Jeff Thompson, the CEO of Knowledge Park in Fredericton, has suddenly resigned from the company after serving almost 10 years in various leadership roles.Submitted

The acting CEO of a high tech business park in Fredericton has suddenly quit, citing differences with the direction the sprawling campus is going.

In a post on X (formerly Twitter) on Tuesday, Jeff Thompson announced he was resigning after serving in a voluntary role for almost 10 years on the board of directors for Knowledge Park, a business park that serves the high-tech industry in the provincial capital. He was board chairperson twice.

Along with relinquishing the directorship on the five-member board, he’s also quit as acting CEO, a job he had since October 2022 and was unpaid until two months ago. 

“I can’t say much beyond what I posted in the letter,” Thompson, 53, told Brunswick News on Tuesday. “I put in months and months of energy into something, and there comes a point where you just need to say, ‘I can’t devote my volunteer time to something where we don’t have all our oars in the water rowing in the same direction.’” 

The resignation letter stated that Thompson and another unnamed board director had over the last four years dedicated themselves to exploring options to chart a new path forward for Knowledge Park, given dramatic changes in the tech sector. 

“A board member’s fiduciary responsibility is to act in the company’s and its shareholders’ best interests,” Thompson wrote. “Recognizing these changes, a new direction for the Knowledge Park was proposed in early 2023 and had the full support of the board of directors and community stakeholders. 

“I was encouraged and excited; it was the first time in four years that all the boxes had been ticked! The encouragement and excitement quickly evaporated.” 

Thompson said he couldn’t get into the details of what had happened except to say that someone’s position changed that surprised almost everyone. 

“While I respect that positions can change, the abrupt change is tough to accept after devoting countless hours, days, and weeks to a shared mission and purpose that would benefit all involved, including the community,” he wrote. 

“Given the events of the past few weeks, I can no longer invest my time, energy, and devotion where openness and transparency aren’t valued in actions, not only in words.”

Knowledge Park’s sprawling area is still wooded and undeveloped, with the exception of a new $37-million Cyber Centre located between the original cluster of buildings and the Grant-Harvey soccer field. 

But the Cyber Centre still has lots of space to lease – on Knowledge Park’s website, it states nearly 70,000 square feet is still available, with only the first floor fully occupied.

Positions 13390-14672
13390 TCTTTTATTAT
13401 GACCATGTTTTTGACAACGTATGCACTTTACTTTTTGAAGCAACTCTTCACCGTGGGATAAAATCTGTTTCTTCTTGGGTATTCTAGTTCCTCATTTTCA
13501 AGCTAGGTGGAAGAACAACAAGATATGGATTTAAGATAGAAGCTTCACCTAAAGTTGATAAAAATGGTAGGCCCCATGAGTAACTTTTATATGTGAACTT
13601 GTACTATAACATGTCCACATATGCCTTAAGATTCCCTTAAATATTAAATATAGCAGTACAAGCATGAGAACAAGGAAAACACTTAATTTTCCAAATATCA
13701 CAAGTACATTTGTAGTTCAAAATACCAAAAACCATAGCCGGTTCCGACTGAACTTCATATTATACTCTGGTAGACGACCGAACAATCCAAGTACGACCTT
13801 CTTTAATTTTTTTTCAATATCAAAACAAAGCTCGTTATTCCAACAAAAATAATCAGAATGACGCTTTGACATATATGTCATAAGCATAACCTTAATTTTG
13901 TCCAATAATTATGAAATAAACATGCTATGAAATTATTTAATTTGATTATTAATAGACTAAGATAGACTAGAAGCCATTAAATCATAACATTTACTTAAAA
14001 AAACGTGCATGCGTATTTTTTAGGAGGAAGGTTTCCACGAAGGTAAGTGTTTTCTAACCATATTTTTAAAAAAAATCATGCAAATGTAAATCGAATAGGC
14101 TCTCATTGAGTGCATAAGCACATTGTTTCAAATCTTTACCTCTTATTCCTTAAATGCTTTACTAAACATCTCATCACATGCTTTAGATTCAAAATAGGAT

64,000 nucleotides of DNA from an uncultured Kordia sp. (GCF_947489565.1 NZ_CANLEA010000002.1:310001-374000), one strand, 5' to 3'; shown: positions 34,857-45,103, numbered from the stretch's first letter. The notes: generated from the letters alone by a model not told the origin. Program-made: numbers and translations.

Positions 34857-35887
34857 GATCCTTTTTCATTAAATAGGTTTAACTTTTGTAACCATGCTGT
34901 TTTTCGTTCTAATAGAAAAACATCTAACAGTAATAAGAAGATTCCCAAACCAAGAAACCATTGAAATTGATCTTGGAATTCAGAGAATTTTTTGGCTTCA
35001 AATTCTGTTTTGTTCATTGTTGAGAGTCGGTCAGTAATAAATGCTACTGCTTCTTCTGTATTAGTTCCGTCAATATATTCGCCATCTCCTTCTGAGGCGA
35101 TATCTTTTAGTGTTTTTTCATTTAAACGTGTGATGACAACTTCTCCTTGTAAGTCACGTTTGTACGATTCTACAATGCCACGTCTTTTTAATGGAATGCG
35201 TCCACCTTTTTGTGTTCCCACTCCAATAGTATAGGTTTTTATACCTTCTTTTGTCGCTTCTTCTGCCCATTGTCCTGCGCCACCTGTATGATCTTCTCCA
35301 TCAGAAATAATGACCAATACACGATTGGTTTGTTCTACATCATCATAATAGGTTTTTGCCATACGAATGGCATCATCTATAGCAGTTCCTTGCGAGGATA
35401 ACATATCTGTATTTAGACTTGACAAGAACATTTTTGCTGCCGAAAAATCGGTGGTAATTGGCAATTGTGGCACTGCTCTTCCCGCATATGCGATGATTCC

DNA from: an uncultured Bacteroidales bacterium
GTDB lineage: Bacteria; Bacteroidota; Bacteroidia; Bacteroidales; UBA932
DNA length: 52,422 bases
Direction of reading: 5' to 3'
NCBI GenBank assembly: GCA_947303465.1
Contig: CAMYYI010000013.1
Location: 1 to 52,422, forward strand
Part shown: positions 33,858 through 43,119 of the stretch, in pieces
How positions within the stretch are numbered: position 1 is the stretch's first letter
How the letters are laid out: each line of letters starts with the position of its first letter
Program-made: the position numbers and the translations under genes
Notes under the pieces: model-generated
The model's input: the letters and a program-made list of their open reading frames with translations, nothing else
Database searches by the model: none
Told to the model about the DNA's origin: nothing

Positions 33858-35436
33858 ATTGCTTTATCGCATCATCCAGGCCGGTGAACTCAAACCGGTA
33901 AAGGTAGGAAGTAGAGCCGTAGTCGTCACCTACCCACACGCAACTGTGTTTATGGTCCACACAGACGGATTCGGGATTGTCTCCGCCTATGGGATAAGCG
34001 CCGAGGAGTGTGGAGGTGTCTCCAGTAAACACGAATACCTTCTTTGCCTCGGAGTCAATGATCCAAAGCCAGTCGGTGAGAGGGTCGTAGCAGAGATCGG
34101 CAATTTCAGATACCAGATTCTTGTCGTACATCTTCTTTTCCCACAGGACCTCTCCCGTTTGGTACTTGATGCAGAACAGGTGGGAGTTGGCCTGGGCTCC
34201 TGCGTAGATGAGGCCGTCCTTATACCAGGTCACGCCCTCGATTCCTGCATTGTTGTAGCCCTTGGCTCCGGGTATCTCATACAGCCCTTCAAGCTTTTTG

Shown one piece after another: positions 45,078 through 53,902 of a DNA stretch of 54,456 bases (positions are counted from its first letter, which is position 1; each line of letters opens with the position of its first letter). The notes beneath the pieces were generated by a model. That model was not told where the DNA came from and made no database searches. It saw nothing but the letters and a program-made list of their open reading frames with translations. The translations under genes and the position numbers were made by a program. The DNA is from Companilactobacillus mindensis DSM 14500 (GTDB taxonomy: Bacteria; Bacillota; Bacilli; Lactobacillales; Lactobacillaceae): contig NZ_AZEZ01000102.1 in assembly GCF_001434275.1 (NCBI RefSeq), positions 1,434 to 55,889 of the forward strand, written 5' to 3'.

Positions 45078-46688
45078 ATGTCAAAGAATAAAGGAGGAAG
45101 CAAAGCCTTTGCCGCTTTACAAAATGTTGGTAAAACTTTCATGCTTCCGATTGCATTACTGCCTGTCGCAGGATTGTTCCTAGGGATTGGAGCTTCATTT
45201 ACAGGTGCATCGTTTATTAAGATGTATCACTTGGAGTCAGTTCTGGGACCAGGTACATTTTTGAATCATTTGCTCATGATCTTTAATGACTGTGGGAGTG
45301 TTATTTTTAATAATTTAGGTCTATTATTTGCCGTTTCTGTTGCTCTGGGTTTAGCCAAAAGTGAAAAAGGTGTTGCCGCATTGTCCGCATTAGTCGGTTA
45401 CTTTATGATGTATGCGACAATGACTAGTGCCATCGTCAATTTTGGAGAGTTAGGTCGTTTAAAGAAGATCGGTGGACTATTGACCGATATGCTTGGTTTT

Meanwhile, at its original campus closer to the Regent Mall, close to 42,000 square feet are still advertised to lease in five buildings. 

That means about one-third of “more than 300,000 square feet of high-quality, executive office space” in a district hub and high-tech cluster that it boasts on its website is empty.

City Coun. Bruce Grandy, who is the chairperson at Ignite, the region’s economic development agency, said he had heard there had been trouble brewing at Knowledge Park but he wasn’t comfortable airing the details.

“I’m not on that board and I wasn’t there, but I know Jeff personally,” he said Tuesday. “And he decided to resign because of the things going on there.” 

The councillor said Knowledge Park hadn’t taken off like it was expected to when it started in 1997 as a 35-acre innovation hub. 

“It’s lost its focus,” Grandy said. 

Thompson, who sold two tech start-ups early on his business career, said he wasn’t sure if he was ready to retire. He is still a volunteer on the board of the Fredericton Marathon, and he does international business consulting. 

“There’s huge potential at Knowledge Park that could be unlocked by taking a slightly different view,” he said. 

“Not by abandoning what the park is today, which is a commercial business park, with some great tenants, but there’s tremendous opportunity to release the full potential of that space. It’s a great space for mixed-used development, whether it’s commercial real estate, residential or more retail like you see at the Costco across the street. That’s huge potential at the heart of the city.”

By John Chilibeck, Local Journalism Initiative Reporter

Original Published on Jul 03, 2024 at 07:33

This item reprinted with permission from   The Daily Gleaner   Fredericton, New Brunswick

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